If you’re trying to generate the highest conversion rates, and the landing page is the first entry point for a prospect, only take the bare minimum information in order to follow up.”
But what if you need more information?
Gringer has the answer for that: “you can trade content for user info and firmographics during the post conversion activity. In some cases, you can add a second step of the process again, offering a piece of content or service in trade for more information.”
What’s more, “if you’re dealing with B2B, try enriching your data with 3rd party services so you can limit that form to just perhaps first name and email. You’ll hopefully get back employee count, industry, and other signals you can use to drive the prospect to a relevant customer journey.”
As Gringer shares, you can add a second step to your form. This works as it puts the Ziegarnik effect in action, which is a psychological phenomenon suggesting that people are more likely to complete the action if they’ve taken the first step.
Moreover, Adhere Creative’s Jon Eichler also specifies: “having these two sections prevents the form from seeming overwhelming when the user first views it. We have seen this lead to a higher conversion on these longer-than-average forms on our landing pages.”
Let’s see how it works:
“The goal is to split your form into two or three steps:
Mohsenipour further shares: “we split test traditional forms vs. 2-step breadcrumb forms and saw a 30% lift in conversions. I’m currently running a test to determine if specifying the number of steps in the form helps to increase conversions. IE: ‘step 1/2.’ So far, the results have been pretty even.”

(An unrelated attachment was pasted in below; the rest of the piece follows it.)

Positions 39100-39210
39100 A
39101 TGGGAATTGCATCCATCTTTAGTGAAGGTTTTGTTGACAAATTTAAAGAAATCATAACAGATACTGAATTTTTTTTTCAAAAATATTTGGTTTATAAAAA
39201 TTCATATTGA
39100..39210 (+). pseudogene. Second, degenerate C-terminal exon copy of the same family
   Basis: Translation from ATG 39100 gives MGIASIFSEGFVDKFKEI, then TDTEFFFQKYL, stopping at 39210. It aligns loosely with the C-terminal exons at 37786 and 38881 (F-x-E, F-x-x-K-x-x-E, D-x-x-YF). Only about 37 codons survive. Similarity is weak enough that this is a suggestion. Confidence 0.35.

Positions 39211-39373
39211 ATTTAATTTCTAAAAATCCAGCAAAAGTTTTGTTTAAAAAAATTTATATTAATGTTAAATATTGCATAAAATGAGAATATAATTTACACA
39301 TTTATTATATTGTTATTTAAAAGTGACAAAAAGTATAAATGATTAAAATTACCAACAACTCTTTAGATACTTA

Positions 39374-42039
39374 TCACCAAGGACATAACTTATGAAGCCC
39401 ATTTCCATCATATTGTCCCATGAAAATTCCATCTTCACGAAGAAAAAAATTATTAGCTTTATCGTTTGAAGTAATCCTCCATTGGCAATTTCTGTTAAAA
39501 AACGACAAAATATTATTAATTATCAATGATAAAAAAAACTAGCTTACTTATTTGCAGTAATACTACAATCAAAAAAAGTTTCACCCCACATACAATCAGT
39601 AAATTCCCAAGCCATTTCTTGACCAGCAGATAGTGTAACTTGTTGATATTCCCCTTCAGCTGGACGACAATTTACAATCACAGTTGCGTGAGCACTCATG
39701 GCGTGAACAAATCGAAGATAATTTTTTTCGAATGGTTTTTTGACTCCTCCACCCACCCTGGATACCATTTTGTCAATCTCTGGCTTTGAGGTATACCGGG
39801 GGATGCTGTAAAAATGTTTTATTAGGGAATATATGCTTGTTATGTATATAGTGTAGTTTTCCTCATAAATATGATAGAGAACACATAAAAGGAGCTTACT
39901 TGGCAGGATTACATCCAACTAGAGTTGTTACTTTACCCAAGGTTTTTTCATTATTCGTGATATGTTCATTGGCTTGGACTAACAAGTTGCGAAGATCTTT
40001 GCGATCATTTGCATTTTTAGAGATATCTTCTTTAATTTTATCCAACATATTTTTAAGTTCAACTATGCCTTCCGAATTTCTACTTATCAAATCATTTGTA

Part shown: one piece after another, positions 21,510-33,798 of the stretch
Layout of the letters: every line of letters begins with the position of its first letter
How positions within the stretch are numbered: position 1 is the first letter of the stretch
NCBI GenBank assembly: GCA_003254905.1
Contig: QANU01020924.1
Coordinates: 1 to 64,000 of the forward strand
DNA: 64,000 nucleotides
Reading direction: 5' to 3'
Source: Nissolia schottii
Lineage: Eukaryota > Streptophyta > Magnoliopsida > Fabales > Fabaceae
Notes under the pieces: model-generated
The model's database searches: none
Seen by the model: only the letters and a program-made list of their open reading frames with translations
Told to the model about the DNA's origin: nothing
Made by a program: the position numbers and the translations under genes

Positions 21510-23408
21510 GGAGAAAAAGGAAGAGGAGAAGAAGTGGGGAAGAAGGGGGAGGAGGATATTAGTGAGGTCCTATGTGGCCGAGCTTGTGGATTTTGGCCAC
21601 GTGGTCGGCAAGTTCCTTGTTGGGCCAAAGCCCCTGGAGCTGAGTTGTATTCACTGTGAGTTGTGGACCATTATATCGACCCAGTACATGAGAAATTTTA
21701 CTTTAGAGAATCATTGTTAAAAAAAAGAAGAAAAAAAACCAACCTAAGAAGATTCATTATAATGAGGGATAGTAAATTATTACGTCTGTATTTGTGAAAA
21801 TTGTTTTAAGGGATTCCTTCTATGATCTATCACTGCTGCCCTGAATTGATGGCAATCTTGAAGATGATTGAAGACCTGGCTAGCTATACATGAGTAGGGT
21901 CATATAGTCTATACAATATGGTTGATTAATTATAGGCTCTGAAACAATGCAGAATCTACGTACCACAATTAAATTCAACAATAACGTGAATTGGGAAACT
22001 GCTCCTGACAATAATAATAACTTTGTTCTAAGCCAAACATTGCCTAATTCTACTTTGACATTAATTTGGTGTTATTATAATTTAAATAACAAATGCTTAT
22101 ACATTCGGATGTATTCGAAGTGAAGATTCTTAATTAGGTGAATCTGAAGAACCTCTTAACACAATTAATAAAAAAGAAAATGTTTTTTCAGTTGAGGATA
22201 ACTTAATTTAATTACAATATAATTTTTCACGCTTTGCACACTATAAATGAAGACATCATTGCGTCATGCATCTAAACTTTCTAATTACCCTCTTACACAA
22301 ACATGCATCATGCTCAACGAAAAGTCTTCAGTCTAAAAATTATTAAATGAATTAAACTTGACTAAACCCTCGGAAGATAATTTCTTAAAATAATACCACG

So, here’s what you need to be bear in mind: “it’s not useful to pretend that people like filling out forms – we know they mostly hate doing it and need to believe it’s worth the effort,” as per Andrew Siskind of Salted Stone.
Ask yourself: “is what we’re offering in terms of information, simplicity of conversion, and value likely going to exceed an average visitor’s psychological budget for those things?”
If your answer isn’t positive, go on to: “either reduce the ‘cost’ by simplifying the form or increase the value offered by adjusting the on-page content.”
Know what else helps increase your landing page conversion rates? Social proof in all shapes and sizes.
In fact, Kinsta’s Tom Zsomborgi applauds customer testimonials as “one of the best and easiest ways to improve the landing page.”
“Client quotes and real-world examples of use cases of your product/service is the most powerful way to convert landing page visitors into MQLs, SQLs or leads. Conversions skyrocketed when we added these to one of our landing pages here.”